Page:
It has been our experience that school personnel, whether in a specialized setting or in a regular school, lean heavily on findings, interpretations and recommendations of the Children's Rehabilitation Center. In order to fulfill the Center's obligation adequately, the educational-vocational counselor, trained in education and rehabilitation, must assume a key role as a team member, educational diagnostician, and reporter. She must provide the necessary liaison between the clinic, the schools and those agencies in the community which serve the handicapped child at all levels.
This paper will focus on services rendered to children seen in the Amputee Clinic of the Center.
Formulation of the Counselor's Role
In contrast to other professional staff members serving on the team, the Educational-Vocational Counselor, in this new combined professional role, had to establish an identity, formulate a series of meaningful functions, and establish inter-and intra-agency communication. In essence she had to structure a series of services which would be provided by this new discipline to serve the educational and vocational needs of the child amputee.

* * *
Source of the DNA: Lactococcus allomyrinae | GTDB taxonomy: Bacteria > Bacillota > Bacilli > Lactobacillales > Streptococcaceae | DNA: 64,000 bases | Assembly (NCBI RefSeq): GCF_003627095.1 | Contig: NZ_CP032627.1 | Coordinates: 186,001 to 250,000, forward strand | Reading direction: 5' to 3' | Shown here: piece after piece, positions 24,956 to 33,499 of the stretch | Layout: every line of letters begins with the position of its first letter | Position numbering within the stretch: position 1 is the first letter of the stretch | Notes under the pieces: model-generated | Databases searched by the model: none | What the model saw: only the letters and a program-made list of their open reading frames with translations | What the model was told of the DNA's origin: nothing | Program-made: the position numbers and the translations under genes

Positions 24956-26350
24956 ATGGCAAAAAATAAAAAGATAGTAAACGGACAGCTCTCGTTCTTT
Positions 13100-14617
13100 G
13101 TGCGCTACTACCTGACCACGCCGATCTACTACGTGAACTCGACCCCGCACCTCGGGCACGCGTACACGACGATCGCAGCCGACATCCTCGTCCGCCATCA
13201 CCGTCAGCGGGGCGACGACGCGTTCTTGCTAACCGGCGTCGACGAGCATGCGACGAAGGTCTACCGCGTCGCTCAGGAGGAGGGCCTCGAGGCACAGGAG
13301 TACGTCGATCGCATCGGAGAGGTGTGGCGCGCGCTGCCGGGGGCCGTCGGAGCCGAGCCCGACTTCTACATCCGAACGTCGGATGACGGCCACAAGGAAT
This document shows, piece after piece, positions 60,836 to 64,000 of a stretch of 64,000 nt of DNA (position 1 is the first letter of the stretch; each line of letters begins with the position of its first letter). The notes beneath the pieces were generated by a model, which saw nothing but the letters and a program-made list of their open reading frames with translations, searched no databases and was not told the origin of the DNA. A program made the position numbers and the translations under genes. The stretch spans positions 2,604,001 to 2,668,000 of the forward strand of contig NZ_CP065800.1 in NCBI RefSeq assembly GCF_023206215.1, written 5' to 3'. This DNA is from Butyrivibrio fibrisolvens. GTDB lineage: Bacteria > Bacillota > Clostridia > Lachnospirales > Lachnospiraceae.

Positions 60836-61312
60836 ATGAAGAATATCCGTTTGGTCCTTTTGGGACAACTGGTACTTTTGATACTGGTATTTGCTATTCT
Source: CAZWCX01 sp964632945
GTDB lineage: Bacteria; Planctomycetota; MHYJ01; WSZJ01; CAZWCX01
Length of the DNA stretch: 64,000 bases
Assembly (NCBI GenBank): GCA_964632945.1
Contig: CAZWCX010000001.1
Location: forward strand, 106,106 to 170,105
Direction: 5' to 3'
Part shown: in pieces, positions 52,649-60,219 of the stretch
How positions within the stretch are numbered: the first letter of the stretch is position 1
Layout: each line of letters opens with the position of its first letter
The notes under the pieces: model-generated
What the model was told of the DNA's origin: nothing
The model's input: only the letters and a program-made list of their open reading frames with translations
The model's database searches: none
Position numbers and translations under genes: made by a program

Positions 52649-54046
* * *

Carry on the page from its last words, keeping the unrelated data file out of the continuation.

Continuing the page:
In interacting with the team members before, during and after each evaluation, the dual aspects of the educational-vocational counselor's role emerged as follows:
A. Educational Function
1. School Records
School records are obtained either by personal contact or by written request. These data are required early in the evaluation and then cumulatively, so that any new information, test results or anecdotal records can be utilized by team members as needed. Detailed descriptive information is preferred to routine forms.